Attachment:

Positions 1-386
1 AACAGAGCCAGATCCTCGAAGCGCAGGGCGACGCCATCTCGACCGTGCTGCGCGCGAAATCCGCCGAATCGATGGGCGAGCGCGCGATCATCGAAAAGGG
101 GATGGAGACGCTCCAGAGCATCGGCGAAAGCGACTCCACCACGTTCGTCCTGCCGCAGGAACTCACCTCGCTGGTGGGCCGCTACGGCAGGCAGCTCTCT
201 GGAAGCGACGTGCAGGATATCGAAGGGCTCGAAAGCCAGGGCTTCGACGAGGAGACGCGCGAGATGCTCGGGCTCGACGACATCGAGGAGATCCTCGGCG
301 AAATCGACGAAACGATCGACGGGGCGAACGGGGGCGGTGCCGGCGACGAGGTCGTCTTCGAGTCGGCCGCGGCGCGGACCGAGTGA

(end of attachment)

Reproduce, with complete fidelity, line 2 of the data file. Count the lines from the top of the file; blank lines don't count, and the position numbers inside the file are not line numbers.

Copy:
1 AACAGAGCCAGATCCTCGAAGCGCAGGGCGACGCCATCTCGACCGTGCTGCGCGCGAAATCCGCCGAATCGATGGGCGAGCGCGCGATCATCGAAAAGGG